Thursday, January 06, 2011

Earlier studies linking childhood vaccines to autism said to be fraudulent

The hills are alive today with stories about a 1998 paper linking vaccines to childhood autism. The original paper (by Andrew Wakefield) had been published in the Lancet, a British medical journal which I watched in hardcopy in the 1980s during the early AIDS epidemic (I had a manager who subscribed and gave me copies, which collected in my Dallas condo). This week, the editors of the British Medical Journal wrote that the study had been a fraud.

A typical story is in Time, by Alice Park (link ). The article points to another Time story maintaining “Vaccination rates develop in wealthier kids; the Autism Rumors take a toll”).

Yet, parents believed they were protecting their own, playing family values, by not vaccinating their kids, probably resulting in greater dangers to public health as a whole.

There is controversy as to whether most of the kids had shown signs of autism before vaccination, and perhaps as to how severe disease had to be to count. (Is mild Asperger's worthy of study? It's true it's regarded as part of the Autism spectrum, but some people with Asperger's are very "productive" in personal and economic ways, in their own way.)  It's often very difficult (especially in less "severe" instances) to determine when the first "symptoms" really appeared.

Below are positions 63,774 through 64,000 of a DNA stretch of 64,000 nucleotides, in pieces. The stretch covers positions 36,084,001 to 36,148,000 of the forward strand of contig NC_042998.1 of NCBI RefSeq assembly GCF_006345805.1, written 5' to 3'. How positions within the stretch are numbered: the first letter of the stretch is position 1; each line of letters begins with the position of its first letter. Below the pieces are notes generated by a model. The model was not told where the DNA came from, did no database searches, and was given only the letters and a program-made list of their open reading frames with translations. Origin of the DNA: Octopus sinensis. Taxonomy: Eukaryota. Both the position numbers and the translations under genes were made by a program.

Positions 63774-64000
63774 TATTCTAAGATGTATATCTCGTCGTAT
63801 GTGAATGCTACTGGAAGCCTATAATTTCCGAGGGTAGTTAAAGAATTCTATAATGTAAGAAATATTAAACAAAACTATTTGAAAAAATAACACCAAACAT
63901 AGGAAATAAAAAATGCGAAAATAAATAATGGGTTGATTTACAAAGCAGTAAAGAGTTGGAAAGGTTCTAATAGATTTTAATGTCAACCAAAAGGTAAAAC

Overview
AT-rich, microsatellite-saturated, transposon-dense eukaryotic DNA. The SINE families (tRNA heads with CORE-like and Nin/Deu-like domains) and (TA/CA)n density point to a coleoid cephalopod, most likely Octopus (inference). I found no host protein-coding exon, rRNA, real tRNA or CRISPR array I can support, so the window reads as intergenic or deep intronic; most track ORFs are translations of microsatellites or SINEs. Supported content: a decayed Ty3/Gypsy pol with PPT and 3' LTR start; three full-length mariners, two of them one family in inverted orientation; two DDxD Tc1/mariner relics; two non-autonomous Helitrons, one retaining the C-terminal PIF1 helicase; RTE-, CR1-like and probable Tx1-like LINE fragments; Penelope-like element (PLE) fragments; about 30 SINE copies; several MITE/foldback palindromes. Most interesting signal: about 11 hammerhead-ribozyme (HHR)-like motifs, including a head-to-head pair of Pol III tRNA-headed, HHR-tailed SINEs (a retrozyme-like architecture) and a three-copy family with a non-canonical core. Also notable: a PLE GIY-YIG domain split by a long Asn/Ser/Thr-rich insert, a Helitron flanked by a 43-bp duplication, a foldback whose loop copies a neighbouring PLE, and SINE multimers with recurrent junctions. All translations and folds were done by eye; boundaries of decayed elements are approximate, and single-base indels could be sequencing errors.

I had certain developmental issues of a mild autistic nature (“Asperger”) and if one looks at my own report cards, teachers give varying accounts of my demanding attention from others, ambiguous as to whether they are for really essential skills or because society wanted to make more exacting social demands.

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